37 pages 1 hour read

Reyna Grande

Across A Hundred Mountains

Fiction | Novel | YA | Published in 2006

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Symbols & Motifs

The White Rosary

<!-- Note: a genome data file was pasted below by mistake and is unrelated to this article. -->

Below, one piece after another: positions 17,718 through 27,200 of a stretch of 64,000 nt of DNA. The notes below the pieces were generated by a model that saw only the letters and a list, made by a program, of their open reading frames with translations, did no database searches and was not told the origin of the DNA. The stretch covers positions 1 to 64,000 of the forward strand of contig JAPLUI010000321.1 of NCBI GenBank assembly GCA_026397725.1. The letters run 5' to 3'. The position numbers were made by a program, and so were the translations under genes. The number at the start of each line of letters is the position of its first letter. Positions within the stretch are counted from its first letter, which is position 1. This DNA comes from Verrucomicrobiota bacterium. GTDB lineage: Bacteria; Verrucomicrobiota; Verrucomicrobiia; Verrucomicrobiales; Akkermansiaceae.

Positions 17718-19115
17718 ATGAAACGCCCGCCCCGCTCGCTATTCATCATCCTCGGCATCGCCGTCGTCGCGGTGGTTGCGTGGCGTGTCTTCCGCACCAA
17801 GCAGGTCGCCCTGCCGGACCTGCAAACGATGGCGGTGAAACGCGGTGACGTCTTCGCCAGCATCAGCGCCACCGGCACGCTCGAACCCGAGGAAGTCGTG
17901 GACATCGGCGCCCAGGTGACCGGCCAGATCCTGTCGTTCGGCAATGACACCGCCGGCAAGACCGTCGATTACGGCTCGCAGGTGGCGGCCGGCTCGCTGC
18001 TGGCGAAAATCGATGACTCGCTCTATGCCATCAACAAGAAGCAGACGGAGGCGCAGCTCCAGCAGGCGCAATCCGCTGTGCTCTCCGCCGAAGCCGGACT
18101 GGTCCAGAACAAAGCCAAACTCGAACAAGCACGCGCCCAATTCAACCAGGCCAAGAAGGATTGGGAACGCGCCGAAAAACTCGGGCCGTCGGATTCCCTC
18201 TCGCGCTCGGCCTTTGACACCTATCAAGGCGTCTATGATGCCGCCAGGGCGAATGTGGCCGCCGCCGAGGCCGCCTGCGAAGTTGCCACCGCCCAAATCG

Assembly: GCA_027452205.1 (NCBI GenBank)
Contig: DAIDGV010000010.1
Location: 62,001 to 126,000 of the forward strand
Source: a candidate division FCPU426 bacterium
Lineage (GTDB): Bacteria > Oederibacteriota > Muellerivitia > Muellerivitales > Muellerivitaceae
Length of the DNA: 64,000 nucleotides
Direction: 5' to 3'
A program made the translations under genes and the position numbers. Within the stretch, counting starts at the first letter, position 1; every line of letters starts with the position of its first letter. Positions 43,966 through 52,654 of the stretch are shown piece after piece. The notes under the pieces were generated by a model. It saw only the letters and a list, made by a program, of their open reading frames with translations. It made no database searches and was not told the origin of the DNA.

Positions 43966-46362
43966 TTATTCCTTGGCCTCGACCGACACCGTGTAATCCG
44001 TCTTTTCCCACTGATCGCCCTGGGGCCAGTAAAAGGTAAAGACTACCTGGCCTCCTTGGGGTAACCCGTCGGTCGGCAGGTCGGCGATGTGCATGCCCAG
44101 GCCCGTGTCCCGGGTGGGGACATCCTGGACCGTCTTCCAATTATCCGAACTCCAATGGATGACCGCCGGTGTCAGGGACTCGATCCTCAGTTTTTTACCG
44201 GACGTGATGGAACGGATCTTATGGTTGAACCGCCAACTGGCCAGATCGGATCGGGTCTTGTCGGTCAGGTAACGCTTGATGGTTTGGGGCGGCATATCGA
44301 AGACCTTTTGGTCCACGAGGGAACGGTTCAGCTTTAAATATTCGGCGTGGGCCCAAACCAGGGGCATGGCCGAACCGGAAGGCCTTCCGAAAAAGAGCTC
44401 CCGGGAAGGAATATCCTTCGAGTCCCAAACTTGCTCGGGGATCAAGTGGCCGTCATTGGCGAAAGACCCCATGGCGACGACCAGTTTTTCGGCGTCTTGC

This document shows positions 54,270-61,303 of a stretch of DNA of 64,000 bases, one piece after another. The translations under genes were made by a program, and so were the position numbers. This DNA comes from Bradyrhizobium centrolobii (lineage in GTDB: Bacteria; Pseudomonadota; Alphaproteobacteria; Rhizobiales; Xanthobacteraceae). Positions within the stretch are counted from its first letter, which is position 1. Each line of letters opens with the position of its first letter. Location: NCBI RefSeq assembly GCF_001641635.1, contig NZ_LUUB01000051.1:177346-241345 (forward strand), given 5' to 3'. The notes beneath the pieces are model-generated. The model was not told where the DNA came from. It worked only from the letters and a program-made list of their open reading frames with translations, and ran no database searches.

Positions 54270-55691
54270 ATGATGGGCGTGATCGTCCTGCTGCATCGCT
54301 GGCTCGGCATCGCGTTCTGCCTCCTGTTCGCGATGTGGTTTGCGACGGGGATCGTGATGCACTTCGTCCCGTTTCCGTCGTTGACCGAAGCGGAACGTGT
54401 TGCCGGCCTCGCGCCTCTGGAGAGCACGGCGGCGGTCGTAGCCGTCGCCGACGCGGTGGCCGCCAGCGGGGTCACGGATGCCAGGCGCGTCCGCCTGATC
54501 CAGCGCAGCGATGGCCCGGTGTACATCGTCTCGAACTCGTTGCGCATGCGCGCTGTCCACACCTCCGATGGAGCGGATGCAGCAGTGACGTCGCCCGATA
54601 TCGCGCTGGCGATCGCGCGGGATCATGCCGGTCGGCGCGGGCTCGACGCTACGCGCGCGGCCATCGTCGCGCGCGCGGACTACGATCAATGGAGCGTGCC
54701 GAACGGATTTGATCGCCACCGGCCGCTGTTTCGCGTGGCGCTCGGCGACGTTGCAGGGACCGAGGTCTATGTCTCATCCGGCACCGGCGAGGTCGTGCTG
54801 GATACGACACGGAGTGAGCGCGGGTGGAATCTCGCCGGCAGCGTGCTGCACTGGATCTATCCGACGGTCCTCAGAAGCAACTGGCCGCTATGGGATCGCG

When Apá first leaves to cross the border, he carries a white rosary with heart-shaped beads with him. Juana later uses the white rosary as a way to identify her father, asking coyotes if they’ve seen it. When Juana finally finds Apá’s body, he still has the white rosary. Many characters turn to religion for protection, and Apá did the same when he carried the rosary with him on his journey. However, it didn’t protect him, and he died attempting to cross the border. Nevertheless, finding the white rosary provides comfort and closure to Juana. Even though Juana has her own doubts about religion, she carries the rosary with her when she returns to the village as an adult to visit Amá, and turns to it as a source of comfort. When José Alberto comes to tell Juana that he knows the truth about their family, Juana “nervously ran her fingers over each bead of the rosary, mumbling an Our Father under her breath” (252). Even though the white rosary didn’t protect Apá, it becomes an item that connects Juana to her family by the end of the novel.